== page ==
A CRIME THAT OFTEN GOES UNREPORTED
A Challenge to the law-enforcement agencies
Violence against women is not confined to our country only rather it is prevalent in almost all countries of the world. The worst kind of such violence is ‘honour killing’. It is termed Siyahkari in Balochistan, Tor Tora in Khyber Pakhtunkhwa, Karo Kari in Sindh and Kala Kali in Punjab. On the accusation of illicit relationship, men and women are killed; the latter forming an overwhelming majority of victims. Reaction to this violence is silence, in most cases.
Significance of dealing with this crime has no parallel in the overall administration of justice because it often goes unreported. This is, perhaps, one of those heinous offences in which the persons who should, otherwise, have been the complainants in the very case, turn to be the killers of their family member, and their interest lies in either not reporting the case or reporting it as an accidental murder so that the case may be withdrawn later by some self-installed complainants.
The difficulties don’t end up even after the crime of honour killing is reported and a case registered thereupon at a police station. Then, there is the stage of investigation or collection of evidence where no one would be willing to give statement about the actual cause of death. So, after the stage of reporting and information, investigation of the case is the real challenge for the police.
Why honour killings go unreported?
This crime is unique for the reason that killers are generally in blood relation with the victim. The very crime is committed by family members whose interest does not lie in the reporting of the case. For the purpose of hiding the crime from police eyes, they show to the community that the death was natural. They even weep over dead body just to stage a drama to befool the community and hide the case from police.
Even if some from the community notice that the death was not natural, they do not come forward to report and become witness as they think it to be an internal matter of the family. Moreover, they fear reaction and retaliation from the family of the women killed in the name of honour. Another very common mindset is that the lady has been killed in the name of honour, and the deceased herself has contributed to her murder by doing something not acceptable to her family.
If it becomes inevitable to report the crime, the perpetrators install their own complainant to lodge the First Information Report (FIR), and the fact of honour killing is not made part of its contents, rather it is given the colour of accidental murder or murder caused due to domestic conflict. On some later stage, the very case is withdrawn by the installed complainant belonging to the same family.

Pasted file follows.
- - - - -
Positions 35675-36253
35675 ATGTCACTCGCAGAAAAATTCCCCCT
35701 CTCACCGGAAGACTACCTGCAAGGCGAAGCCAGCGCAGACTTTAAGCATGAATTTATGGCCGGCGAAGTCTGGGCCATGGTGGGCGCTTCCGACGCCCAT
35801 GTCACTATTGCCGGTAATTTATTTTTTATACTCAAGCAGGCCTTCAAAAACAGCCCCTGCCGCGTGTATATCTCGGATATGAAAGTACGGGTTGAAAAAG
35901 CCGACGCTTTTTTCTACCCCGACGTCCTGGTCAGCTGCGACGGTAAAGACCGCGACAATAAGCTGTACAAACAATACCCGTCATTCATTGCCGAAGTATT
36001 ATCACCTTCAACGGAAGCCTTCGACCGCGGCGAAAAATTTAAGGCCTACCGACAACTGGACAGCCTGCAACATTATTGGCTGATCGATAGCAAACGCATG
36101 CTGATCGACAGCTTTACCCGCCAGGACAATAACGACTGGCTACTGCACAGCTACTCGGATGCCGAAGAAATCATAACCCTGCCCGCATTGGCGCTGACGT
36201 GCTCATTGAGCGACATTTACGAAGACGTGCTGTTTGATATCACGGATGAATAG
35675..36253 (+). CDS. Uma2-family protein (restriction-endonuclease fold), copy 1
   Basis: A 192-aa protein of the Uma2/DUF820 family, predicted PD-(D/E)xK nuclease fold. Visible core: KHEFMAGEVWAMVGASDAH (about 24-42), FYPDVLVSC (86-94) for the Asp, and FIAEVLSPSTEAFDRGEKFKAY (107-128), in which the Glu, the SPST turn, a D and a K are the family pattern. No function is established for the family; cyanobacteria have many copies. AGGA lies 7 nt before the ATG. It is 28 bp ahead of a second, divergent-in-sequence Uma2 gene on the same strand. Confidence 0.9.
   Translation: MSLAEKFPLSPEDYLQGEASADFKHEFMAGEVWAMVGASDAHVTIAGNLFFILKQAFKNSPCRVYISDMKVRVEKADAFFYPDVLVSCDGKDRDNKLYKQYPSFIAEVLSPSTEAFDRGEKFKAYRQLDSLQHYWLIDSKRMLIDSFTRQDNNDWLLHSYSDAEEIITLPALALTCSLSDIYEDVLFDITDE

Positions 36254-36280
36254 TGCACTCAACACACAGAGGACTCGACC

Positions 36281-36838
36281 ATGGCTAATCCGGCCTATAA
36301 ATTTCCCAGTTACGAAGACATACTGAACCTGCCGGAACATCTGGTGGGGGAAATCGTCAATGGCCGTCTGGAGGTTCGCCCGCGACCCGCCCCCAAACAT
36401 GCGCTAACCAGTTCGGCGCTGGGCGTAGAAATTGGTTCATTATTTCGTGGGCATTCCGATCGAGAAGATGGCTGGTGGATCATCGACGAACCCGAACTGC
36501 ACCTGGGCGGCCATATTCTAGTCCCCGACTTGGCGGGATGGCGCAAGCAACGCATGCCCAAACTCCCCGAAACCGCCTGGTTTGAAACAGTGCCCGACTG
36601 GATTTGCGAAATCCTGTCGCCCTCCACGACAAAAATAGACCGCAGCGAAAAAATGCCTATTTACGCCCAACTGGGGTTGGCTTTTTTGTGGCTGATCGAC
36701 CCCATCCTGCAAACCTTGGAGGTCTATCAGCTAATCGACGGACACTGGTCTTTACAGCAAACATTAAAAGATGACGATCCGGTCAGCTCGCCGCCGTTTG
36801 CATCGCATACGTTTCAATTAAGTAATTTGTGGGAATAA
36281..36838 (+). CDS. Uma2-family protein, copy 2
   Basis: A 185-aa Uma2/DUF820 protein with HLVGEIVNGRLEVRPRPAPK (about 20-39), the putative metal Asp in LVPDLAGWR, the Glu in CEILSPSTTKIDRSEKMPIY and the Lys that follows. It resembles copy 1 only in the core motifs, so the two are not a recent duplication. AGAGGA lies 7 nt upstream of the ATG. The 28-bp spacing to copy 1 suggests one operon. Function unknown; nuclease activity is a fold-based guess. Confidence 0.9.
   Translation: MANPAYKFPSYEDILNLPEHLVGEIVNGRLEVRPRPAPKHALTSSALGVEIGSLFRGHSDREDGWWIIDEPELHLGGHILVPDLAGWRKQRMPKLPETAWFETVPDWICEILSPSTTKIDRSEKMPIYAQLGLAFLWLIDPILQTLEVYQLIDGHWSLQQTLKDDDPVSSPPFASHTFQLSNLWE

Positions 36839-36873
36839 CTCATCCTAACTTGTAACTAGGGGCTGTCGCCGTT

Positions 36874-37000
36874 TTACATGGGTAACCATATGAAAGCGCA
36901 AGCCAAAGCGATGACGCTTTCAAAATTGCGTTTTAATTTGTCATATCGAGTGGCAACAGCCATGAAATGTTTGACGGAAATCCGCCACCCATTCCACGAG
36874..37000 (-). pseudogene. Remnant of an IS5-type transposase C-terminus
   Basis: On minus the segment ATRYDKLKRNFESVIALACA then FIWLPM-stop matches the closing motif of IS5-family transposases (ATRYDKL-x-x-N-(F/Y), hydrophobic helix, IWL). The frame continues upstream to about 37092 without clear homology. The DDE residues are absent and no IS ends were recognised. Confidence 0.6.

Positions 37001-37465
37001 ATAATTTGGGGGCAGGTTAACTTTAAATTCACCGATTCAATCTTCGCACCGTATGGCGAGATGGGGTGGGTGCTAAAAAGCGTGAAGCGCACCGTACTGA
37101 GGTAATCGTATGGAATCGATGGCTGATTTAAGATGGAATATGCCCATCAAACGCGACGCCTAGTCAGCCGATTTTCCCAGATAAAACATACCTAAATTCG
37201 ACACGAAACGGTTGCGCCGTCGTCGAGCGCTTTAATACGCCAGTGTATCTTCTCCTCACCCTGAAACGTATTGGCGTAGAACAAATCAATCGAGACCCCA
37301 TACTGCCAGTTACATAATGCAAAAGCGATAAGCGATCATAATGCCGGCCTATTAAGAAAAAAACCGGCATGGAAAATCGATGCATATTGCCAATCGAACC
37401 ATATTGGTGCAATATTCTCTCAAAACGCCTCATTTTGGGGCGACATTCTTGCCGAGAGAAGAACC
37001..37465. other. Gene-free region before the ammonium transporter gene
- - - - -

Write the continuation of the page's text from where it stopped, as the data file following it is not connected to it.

Unfortunately, there are scant chances of conviction if the case is registered in this way as there is no one to provide evidence of the killing. The collection of evidence, when no one is willing to provide it voluntarily to the police, then, becomes a cumbersome task.
Cause of honour killing
The grave crime of honour killing is committed when a woman and a man are witnessed in compromising situation or when the killer thinks that such illicit relationship exists. According to different studies conducted by UNICEF, many women are killed on the basis of mere suspicion.
It seems pertinent to mention here that Islam gives a woman the right to marry out of her own free will with a man of her choosing. But, in our society, unfortunately, the very right seems to have been taken away. Not only the very right has been taken away but also it is considered an act of defiance from the so-called values of society and such acts are taken as to disgrace the honour of the family; consequently, the exercise of very right on the part of woman causes the honour killing.
Position of karo kari before amendment to section 302 PPC
The recent amendment made, in 2005, to Pakistan Penal Code (PPC) section 302, which enunciates severe punishment for karo kari cases, has rectified the legal position. Before the passing of this amendment, courts and society had very lenient view of honour killings, and mitigated punishments were awarded to the perpetrators of this heinous crime. Earlier, the honour killing was a compoundable offence. Therefore, there was an increase in the cases of honour killings.
Current legal status of honour killing cases
The punishment for honour killing cases has been provided in section 302 of PPC which reads: “Whoever commits qatl-i-amd shall subject to the provision of this chapter (chapter # XVI of PPC) be:
(a) punished with death as qisas;
(b) punished with death for imprisonment for life as ta’zir having regard to the facts and circumstances of the case, if the proof in either of the forms specified in Section 304 is not available; or
(c) punished with imprisonment of either description for a term which may extend to twenty-five years, where, according to the Injunctions of Islam, the punishment of qisas is tot applicable.
Provided that nothing in this clause shall apply to the offence of qatl-i-amd if committed in the name, or on the pretext of, honour and the same shall fall within the ambit of clause (a) or clause (b) as the case may be.”
The proviso has been added to the very section in 2005 amendment (The Criminal Law Amendment Act I of 2005) which qualifies that severe punishment as stated in clause (a) and (b) be provided to honour killing cases, and the mitigated punishment as stated in clause (c) cannot be provided to karo kari cases.
Age of victims